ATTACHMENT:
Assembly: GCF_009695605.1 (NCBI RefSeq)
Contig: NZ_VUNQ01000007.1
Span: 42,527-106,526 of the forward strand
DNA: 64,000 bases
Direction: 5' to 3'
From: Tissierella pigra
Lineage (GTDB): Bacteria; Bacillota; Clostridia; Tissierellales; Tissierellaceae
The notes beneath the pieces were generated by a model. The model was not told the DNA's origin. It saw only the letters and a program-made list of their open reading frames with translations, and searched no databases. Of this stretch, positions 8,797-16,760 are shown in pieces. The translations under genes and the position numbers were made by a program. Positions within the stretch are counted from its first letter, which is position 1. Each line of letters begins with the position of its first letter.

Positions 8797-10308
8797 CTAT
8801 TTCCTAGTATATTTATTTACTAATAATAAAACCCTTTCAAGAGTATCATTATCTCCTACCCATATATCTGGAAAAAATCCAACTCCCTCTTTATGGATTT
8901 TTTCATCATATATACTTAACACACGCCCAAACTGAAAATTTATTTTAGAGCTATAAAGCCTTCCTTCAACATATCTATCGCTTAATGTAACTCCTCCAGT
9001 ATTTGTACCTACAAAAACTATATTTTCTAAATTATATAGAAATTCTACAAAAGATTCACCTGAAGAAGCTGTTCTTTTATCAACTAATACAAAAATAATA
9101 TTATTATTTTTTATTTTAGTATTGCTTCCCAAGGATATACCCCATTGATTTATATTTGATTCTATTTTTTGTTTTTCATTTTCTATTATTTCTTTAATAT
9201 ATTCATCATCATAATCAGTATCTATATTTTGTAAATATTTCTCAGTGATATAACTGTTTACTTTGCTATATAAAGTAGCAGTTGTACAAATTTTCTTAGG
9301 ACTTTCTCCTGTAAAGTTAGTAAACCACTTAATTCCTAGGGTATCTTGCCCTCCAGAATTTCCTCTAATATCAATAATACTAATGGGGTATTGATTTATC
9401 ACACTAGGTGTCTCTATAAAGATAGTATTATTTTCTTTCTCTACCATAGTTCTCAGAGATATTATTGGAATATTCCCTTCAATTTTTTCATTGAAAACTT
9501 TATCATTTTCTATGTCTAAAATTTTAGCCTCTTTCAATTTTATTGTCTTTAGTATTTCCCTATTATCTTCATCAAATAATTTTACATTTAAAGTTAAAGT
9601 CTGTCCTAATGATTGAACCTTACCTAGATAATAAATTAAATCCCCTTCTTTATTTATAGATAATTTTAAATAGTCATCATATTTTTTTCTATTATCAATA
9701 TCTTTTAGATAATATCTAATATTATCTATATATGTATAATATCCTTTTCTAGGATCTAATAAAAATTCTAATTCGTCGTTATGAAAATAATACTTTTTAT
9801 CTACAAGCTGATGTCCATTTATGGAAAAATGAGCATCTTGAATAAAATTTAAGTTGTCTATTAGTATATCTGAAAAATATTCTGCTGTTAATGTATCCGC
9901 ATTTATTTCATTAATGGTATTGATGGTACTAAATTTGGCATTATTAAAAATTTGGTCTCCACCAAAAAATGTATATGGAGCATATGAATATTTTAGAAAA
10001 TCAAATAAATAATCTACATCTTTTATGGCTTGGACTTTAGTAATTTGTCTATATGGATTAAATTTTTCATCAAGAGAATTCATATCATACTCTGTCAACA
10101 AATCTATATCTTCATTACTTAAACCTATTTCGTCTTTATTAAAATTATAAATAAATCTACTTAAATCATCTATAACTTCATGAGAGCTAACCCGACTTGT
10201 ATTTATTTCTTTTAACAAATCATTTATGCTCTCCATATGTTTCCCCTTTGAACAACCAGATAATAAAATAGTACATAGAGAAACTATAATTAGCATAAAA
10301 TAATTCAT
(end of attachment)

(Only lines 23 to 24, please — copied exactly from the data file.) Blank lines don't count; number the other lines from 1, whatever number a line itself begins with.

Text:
10001 TCAAATAAATAATCTACATCTTTTATGGCTTGGACTTTAGTAATTTGTCTATATGGATTAAATTTTTCATCAAGAGAATTCATATCATACTCTGTCAACA
10101 AATCTATATCTTCATTACTTAAACCTATTTCGTCTTTATTAAAATTATAAATAAATCTACTTAAATCATCTATAACTTCATGAGAGCTAACCCGACTTGT